Troubled Hubble's second album, Making Beds In A Burning House, opens with the promisingly titled "14,000 Things To Be Happy About," which builds steadily from muted midtempo rocker to searing anthem, and wears its intentions openly. There's no doubt that by the time it's over, the drums will kick in, then more instruments, until the whole track roars like a bear. But there are still unexpected delights in the minor dynamic shifts, Chris Otepka's spirited vocal performance, and the brief-but-stirring closing guitar solo. Troubled Hubble resides in the rugged, artier wing of pop-punk—more Dismemberment Plan and Built To Spill than Weezer or Green Day. Throughout Making Beds In A Burning House, Otepka tells ingratiating stories and provides commentary on common social interactions, while his bandmates whip textured guitars and driving percussion into an expanding froth. The album is packed with moving, catchy uptempo rock songs like "To Be Alive And Alone," a bright sketch of deceptively happy circumstances. A year after Modest Mouse became unlikely hitmakers with the bouncy "Float On," Troubled Hubble ought to repeat the feat with "I'm Pretty Sure I Can See Molecules," which rolls over a martial beat with nursery-rhyme-ready lyrics and a disarming final line: "When you're nothing / You're still something / You're molecules."

Troubled Hubble's most unlikely influence is Ben Folds, whose propulsive brand of jaunty pop is evident in Making Beds songs like "Bees" and "Even Marathon Runners Need To Nap." Folds has had more enduring impact than his bratty early records would've predicted. His old-fashioned melodicism and cutting lyrics made a strong impression on a wave of budding musicians a decade ago—particularly those taking piano lessons. Now there's scarcely a local scene in this country without at least one obviously Folds-esque act.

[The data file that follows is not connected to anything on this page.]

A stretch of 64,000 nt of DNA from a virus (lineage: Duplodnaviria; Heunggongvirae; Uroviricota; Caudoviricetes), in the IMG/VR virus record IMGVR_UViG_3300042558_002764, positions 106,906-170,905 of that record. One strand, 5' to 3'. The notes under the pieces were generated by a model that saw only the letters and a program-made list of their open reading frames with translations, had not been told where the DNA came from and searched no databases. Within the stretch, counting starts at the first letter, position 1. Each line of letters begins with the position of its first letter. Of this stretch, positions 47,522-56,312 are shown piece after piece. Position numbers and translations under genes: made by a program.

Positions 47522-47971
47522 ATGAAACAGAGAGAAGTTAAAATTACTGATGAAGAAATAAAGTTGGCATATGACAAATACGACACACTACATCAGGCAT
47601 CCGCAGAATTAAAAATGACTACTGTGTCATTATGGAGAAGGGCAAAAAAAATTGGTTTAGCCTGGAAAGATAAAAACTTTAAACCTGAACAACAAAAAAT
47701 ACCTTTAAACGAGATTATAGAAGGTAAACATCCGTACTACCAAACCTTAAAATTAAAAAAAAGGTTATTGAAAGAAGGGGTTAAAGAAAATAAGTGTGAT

In the Dallas metro area, that act is The Rocket Summer, the brainchild of pop-piano prodigy Bryce Avary. It's hard to deny the similarities to Folds in The Rocket Summer's appealing lilt and confessional lyrics. The primary difference is that Avary has a nasal warble more common to pop-punk thugs like the members of Good Charlotte, and that generic voice, coupled with piano-heavy arrangements, can make his songs sound a little thin. On The Rocket Summer's album Calendar Days, Avary packed so many hooks and twists into each song that the adolescent whining didn't grate so much, but the follow-up Hello, Good Friend is sparer, cued to the quietude of its brisk opener, "Move To The Other Side Of The Block." Still, even at diminished capacity, The Rocket Summer is capable of the unforced tunefulness of "I'm Doing Everything (For You)" and the pleasantly swaying "Tell Me Something Good," and Avary plays to his strengths on songs like the buoyant "Around The Clock," which has the gawky honesty of love letters to a summer-camp girlfriend.